The six sectors with the most aggressive potential downgrade momentum are aerospace, autos, capital goods, and metals; energy and natural resources; health care/chemicals; high tech, computers, and office equipment; leisure time and media; and telecommunications. In addition to their heightened pace of recent downgrades and higher downgrade potential, they make up 63% of the 'CCC'/'C' population--the riskiest set of issuers rated. With the addition of consumer products, this proportion jumps up to 91.4% of the 'CCC'/'C' rating category.

Just as downgrade potential varies by sector, it also depends on the country of the issuer.  Our rated population is concentrated among the top few leading countries, particularly the U.K. and associated tax havens, which account for roughly 28% of current speculative-grade issuers. Chart 7 shows the relative downgrade risk of the 10 largest countries by issuer count, in the same way as chart 7 did by sector. Together, these 10 countries account for roughly 88% of total speculative-grade issuers.

Protracted Brexit-related uncertainty is continuing to weigh on the U.K.'s economic performance, so the high number of U.K.-domiciled entities in our rated speculative-grade portfolio is adding to our deteriorating credit outlook.

Chart 7

image

Economic Growth Persists But Is Expected To Slow

Our default rate projection considers various macroeconomic indicators, and European growth trends are expected to moderate in upcoming years. Two of the largest countries, Germany and Italy, are expected to see only minimal growth in 2019, at 0.5% and 0.1%, respectively. Their performance is weighing on S&P Global economists' overall expectations for 2019, which are 1.2% for the eurozone. This slower growth trend is expected to continue into 2020, when S&P Global economists expect to see growth of only 1.1% in the eurozone (see "Low Growth And Lower Rates: The Eurozone In 2020," Sept. 26, 2019).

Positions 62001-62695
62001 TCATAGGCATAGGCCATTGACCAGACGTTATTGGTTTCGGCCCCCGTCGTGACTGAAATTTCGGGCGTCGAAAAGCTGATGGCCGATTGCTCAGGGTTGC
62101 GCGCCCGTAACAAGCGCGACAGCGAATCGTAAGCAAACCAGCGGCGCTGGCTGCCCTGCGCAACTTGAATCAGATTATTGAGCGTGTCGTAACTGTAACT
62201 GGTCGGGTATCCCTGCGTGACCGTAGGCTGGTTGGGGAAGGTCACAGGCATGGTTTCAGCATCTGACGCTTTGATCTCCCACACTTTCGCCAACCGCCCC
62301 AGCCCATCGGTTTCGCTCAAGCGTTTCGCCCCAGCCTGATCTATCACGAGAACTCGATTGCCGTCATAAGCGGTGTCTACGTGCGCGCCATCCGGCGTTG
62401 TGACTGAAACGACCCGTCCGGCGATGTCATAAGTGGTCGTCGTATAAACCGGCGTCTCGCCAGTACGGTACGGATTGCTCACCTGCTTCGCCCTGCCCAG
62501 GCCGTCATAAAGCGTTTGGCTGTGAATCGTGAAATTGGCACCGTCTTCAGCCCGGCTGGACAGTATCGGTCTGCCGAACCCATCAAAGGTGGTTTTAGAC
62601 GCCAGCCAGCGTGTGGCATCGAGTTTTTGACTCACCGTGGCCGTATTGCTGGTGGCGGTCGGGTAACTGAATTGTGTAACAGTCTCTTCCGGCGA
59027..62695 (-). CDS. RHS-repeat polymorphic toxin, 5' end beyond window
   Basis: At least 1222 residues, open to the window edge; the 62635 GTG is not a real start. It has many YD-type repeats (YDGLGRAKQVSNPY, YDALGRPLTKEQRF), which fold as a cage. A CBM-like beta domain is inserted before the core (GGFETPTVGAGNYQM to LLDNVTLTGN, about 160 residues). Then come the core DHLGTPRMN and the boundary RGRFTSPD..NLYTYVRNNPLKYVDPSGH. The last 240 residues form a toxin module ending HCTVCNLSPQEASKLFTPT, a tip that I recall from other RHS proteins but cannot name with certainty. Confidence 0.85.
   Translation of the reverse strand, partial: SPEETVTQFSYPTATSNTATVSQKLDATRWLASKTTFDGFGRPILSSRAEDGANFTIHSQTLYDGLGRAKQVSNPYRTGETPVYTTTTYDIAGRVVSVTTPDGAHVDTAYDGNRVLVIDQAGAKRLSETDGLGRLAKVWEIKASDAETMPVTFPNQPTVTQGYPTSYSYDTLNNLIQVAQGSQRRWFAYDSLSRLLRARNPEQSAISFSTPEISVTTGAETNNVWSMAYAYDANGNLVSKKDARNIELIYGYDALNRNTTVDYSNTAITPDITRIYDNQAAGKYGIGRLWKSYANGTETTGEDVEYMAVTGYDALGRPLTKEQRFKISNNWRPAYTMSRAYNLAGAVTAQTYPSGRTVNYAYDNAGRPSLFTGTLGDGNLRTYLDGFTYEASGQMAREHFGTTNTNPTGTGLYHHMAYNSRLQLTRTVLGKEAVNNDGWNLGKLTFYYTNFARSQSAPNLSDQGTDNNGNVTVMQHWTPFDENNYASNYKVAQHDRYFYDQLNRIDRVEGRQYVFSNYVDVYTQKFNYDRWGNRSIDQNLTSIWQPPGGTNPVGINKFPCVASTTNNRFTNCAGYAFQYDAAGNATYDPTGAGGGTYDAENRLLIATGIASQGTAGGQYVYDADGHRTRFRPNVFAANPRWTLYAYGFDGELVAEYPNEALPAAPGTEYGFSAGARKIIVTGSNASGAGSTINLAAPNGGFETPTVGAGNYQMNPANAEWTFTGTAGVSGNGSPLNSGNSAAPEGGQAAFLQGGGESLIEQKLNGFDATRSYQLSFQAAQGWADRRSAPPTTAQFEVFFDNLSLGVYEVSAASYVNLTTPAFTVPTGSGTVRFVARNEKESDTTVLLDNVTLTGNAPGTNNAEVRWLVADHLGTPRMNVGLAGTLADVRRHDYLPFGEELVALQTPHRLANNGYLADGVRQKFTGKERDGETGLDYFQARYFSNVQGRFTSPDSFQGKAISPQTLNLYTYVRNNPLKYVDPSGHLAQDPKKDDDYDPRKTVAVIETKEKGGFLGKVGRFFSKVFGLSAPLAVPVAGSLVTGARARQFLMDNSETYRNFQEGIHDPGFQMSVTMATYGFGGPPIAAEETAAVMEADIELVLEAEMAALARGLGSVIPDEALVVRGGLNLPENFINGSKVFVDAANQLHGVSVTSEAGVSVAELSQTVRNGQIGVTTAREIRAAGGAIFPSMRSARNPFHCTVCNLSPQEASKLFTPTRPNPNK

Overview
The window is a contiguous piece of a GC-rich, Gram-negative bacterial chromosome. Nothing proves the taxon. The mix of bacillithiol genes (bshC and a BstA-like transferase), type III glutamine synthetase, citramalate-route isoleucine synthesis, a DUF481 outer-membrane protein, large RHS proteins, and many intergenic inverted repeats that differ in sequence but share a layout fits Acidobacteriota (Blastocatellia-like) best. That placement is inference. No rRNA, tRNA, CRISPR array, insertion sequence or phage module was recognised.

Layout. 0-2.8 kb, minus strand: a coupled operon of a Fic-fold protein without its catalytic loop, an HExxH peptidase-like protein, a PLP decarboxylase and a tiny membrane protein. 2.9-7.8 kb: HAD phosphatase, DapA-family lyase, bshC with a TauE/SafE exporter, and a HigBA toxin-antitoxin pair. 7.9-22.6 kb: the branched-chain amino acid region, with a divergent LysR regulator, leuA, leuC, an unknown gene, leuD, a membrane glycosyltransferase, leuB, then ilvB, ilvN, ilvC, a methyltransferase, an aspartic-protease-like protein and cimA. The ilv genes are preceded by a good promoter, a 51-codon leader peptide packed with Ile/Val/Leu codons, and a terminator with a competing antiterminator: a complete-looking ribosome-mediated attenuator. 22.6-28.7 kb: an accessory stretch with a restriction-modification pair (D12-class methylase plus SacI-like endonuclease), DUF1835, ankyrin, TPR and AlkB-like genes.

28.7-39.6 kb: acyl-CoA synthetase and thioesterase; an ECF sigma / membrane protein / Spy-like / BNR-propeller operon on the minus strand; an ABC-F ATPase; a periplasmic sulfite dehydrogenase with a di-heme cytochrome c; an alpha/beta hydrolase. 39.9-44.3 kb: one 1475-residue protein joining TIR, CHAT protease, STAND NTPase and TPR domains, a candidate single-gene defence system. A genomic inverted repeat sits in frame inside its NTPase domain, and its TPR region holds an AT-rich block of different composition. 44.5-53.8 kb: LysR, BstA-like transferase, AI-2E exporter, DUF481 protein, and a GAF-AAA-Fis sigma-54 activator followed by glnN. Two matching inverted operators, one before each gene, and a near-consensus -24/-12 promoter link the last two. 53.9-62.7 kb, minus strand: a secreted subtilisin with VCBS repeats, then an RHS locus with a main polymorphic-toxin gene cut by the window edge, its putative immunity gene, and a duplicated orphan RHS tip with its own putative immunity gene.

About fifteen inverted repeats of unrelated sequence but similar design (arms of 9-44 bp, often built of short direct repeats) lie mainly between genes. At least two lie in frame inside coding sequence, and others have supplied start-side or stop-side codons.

In general, risks to growth are tilted to the downside. In particular, the eventual outcome of the U.K.'s Brexit process could have a significant bearing on economic prospects, particularly in the event of a "no-deal" scenario, which would be highly disruptive for trade and businesses. As a base case, we expect that U.K. economic growth will be 1.2% in 2019, although this is contingent on a deal being struck with the EU (see "The Eurozone's Open Economy Makes It More Vulnerable To Escalating Trade Conflicts," June 26, 2019). Through the next 12 months, further risks include global trade tensions, the Italian budget law, low inflationary pressures, and a deceleration in global trade.

Appendix: Scope And Approach

This study covers both financial and nonfinancial speculative-grade corporate issuers (those with a rating of 'BB+' or lower).